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Monday, 11 August 2003
Page: 13268


Senator Greig asked the Minister for Family and Community Services, upon notice, on 30 May 2003:

With reference to statements made in the Community Affairs Legislation Committee 2003-04 Budget estimates hearings in June 2003 in relation to the provision of Auslan interpreter services to members of the deaf community, in which the Minister:

(a) indicated that funding requested by the Australian Association of the Deaf, to conduct research into the extent of unmet need, had been granted, and the tender would shortly be advertised; and (b) further indicated there was no money in the budget to provide the $767 000 interim funding requested by the Australian Federation of the Deaf:

(1) Has the tender for a scoping study to research the current supply and demand of Auslan interpreters been advertised; if not, when will it be advertised.

(2) What is the expected time frame for the scoping exercise.

(3) Will the Government commit to re-assessing the current provision of funding for Auslan interpreters on the basis of the research findings.

(4) Given that the Minister acknowledges there is enough information to `know what the problem is in general', and that this has been a growing issue for the past 7 years, why has the Government failed to act before now.

(5) Why is the Government still unwilling to commit the $767 000 interim funding required to ensure minimum access to interpreters for the deaf pending the outcome of the scoping research.


Senator Vanstone (Minister for Family and Community Services and Minister Assisting the Prime Minister for the Status of Women) —The answer to the honourable senator's question is as follows:

(1) The Department of Family and Community Services (FaCS) has previously tendered for research consultants to be part of an evaluation panel for conducting program and policy research and evaluation services. The panel consists of individuals and organisations with a range of specialisations and expertise. FaCS will invite consultants from the panel with experience in research in the disability area or with other disadvantaged groups to submit proposals to undertake the Auslan study. The invitations will be sent out shortly.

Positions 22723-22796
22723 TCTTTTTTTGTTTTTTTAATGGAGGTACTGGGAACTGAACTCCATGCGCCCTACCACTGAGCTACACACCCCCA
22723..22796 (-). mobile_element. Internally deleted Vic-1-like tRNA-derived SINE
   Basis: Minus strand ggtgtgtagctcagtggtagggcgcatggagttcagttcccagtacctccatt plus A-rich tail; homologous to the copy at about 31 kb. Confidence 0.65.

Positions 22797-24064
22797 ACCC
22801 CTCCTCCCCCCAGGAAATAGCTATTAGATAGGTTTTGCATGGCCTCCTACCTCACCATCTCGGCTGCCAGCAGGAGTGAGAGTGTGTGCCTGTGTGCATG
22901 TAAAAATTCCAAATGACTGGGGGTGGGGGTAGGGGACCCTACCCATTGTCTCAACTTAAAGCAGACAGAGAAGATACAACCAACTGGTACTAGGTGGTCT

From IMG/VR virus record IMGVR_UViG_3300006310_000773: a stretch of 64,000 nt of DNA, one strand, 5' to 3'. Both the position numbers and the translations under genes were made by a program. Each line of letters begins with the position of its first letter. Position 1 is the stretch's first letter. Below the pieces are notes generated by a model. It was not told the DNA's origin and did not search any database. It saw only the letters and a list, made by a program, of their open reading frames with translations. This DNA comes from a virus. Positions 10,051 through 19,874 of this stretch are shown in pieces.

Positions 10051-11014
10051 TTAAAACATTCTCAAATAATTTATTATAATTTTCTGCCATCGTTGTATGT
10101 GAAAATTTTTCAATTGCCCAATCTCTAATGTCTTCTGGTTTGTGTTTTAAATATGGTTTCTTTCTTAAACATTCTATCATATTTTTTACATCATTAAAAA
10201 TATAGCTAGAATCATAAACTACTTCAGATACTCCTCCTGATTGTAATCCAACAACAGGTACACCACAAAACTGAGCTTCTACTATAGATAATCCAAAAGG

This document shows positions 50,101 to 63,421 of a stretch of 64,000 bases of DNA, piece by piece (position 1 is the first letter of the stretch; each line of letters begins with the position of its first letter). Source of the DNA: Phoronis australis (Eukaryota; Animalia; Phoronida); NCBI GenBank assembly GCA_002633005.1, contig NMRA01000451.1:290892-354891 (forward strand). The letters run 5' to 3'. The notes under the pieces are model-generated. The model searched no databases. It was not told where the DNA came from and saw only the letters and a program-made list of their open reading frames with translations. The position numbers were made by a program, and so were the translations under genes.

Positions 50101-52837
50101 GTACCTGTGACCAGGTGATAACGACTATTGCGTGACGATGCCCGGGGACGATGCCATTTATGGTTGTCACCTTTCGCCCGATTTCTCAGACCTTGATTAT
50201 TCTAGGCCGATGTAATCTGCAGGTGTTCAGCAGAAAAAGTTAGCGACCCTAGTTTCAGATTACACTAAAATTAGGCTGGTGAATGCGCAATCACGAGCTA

(2) The aim is to complete the scoping study by the end of 2003.

(3) When the study is completed, the Government will consider the range of the Commonwealth assistance provided to people who use Auslan.

(4) Currently, Commonwealth, state and territory governments provide some assistance with Auslan interpreting services. If a person who is deaf wishes to access Commonwealth services, an Auslan interpreter is provided free of charge. This study of Auslan interpreting services will examine the range of assistance available across states and territories and identify any areas where further consideration of Commonwealth assistance may be warranted. The Government wants to ensure any new Commonwealth assistance for Auslan users builds on current efforts.

(5) As already stated, funding for Auslan interpreting services is a joint Commonwealth, state and territory responsibility. The $767 000 is the Australian Federation of Deaf Societies' estimate of additional funding required for Auslan interpreting services in the six states. It is not clear how much of this estimated demand relates to Commonwealth services and responsibilities and how much relates to state services and responsibilities. The Government wants to gain a good understanding of Auslan interpreting service issues across all states and territories, before considering further the range of the Commonwealth assistance provided to people who use Auslan.